23 October 2010
Scars and hope after conflict
As with any armed conflict, it was the civilians who paid the highest price, with women paying an especially high price by way of rape, including forced servitude and sexual slavery.
When Timor Leste became an independent state in 2002, one of its first acts was to create bodies to investigate human rights abuses committed during the Indonesian occupation and the war for independence. The government created the Commission on Truth and Reconciliation (known by its Portuguese acronym CAVR), but so far the results have been disappointing.
The International Center for Transitional Justice (ICTJ) and its local partners released last February a report whose title says everything about what transpired: “Unfulfilled Expectations: Victims’ perception of justice and reparations in Timor-Leste.” The report states: “Victims generally believe that their suffering and strength during the 1975 to 1999 conflict was instrumental in Timor gaining independence, and therefore the state of Timor-Leste should recognize their contribution in a meaningful way. However, the long official silence and policy stagnation on victim issues has led to victims of the past conflict feeling forgotten and marginalized. The provision of government assistance to other groups such as victims of the 2006 crisis (when government troops launched an attempted coupRJD) has exacerbated these feelings of marginalization.”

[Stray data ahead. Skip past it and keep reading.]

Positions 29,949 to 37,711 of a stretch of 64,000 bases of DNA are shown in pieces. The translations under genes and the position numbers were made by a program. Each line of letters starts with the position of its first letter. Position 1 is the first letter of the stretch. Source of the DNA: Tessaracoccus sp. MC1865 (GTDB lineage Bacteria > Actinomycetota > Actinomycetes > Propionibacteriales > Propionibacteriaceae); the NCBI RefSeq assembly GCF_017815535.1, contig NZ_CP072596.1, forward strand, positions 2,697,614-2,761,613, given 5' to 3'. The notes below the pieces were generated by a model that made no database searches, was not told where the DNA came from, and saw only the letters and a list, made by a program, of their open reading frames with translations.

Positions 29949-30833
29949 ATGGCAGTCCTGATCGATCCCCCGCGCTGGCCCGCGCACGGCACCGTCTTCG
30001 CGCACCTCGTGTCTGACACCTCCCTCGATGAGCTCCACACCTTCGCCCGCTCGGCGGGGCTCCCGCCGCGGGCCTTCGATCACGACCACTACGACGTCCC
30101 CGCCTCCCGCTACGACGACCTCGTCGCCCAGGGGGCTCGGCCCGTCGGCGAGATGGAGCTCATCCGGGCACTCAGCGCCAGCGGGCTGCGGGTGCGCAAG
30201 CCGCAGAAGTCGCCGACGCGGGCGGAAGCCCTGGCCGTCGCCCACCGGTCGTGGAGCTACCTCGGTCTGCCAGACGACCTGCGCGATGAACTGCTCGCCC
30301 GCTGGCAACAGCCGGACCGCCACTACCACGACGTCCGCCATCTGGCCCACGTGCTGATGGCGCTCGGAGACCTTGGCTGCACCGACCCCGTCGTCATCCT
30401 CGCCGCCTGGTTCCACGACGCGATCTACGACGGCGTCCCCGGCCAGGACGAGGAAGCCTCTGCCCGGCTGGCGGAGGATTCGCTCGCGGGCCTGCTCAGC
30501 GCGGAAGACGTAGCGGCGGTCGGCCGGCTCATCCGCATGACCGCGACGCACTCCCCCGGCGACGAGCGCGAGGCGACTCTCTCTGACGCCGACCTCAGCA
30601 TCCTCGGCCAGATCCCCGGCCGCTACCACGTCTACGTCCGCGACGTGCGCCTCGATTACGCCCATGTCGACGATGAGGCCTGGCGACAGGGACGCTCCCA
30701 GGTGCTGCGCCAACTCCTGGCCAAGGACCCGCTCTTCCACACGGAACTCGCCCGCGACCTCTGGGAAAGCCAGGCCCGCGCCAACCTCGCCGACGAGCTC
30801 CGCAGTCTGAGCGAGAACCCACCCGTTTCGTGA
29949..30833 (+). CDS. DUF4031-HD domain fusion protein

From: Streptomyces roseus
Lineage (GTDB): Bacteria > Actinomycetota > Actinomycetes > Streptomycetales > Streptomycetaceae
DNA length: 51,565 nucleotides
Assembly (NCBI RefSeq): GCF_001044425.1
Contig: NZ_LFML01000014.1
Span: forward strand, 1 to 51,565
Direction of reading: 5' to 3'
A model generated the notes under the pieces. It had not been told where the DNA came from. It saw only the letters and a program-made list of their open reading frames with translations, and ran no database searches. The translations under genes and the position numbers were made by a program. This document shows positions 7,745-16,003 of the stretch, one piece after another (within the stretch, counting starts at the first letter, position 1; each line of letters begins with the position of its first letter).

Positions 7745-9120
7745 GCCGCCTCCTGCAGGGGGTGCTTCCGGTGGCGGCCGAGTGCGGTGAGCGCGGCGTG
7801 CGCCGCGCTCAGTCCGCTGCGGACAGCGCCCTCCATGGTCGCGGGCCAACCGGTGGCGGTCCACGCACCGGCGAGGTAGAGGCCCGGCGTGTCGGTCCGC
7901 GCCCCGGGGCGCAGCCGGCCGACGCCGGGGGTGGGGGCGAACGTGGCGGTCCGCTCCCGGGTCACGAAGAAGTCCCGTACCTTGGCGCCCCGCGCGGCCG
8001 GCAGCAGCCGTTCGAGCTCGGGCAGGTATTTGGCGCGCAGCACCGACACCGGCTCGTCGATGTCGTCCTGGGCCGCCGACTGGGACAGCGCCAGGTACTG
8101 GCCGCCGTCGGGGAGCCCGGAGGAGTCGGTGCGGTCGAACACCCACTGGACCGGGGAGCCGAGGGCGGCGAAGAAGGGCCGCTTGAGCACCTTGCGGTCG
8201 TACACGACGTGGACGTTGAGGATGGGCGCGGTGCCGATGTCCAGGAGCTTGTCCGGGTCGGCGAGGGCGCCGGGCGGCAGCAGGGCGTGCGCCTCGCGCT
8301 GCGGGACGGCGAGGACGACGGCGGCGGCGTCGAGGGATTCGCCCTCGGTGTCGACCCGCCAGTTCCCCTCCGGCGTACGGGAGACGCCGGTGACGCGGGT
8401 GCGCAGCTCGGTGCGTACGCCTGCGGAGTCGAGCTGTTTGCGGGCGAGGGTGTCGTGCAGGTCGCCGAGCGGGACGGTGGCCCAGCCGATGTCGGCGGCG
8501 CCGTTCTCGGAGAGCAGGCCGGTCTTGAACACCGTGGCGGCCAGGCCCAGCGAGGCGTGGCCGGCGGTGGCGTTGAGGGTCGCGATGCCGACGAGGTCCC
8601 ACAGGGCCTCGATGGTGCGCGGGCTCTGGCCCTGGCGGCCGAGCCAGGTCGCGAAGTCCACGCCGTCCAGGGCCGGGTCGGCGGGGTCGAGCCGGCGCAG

Even worse, after a decade of independence, scars from the conflict remain, inflicting pain on survivors and even on the next generation. Manuela Pereira, a project associate of the ICTJ, told participants in the training in which I am taking part that children born as a result of rape have to go through life undocumented. This is because for many of these “children of rape,” some of whom are now teenagers and young adults, getting a baptismal certificate (majority of the East Timorese are Catholic) is impossible because the Church requires their mothers to list down the names of the father. Note that in Timor-Leste a baptismal document often serves as an alternative to a birth certificate, since public records were lost or burned during the conflict.
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SO far, says Pereira, there has been only the conviction for the rape of a woman named Angela Lolotoe, “but even Angela herself does not know what has happened to her case, and if the perpetrators have been punished,” Pereira adds.
“Victims and their families feel that justice has not yet been done for crimes committed during the 1975-1999 conflict and that justice is a prerequisite to peace and stability,” the
ICTJ reports says. “Although people have many different ideas about what constitutes ‘justice,’ common themes include a desire to confront perpetrators, learn the truth about crimes committed, receive an apology and (a) show (of) remorse from perpetrators, be granted material assistance and official recognition, and see perpetrators punished.”
In an effort to gather evidence regarding human rights violations during the years of conflict, researchers went around Timor-Leste interviewing women, gathering statements from 8,000 of them.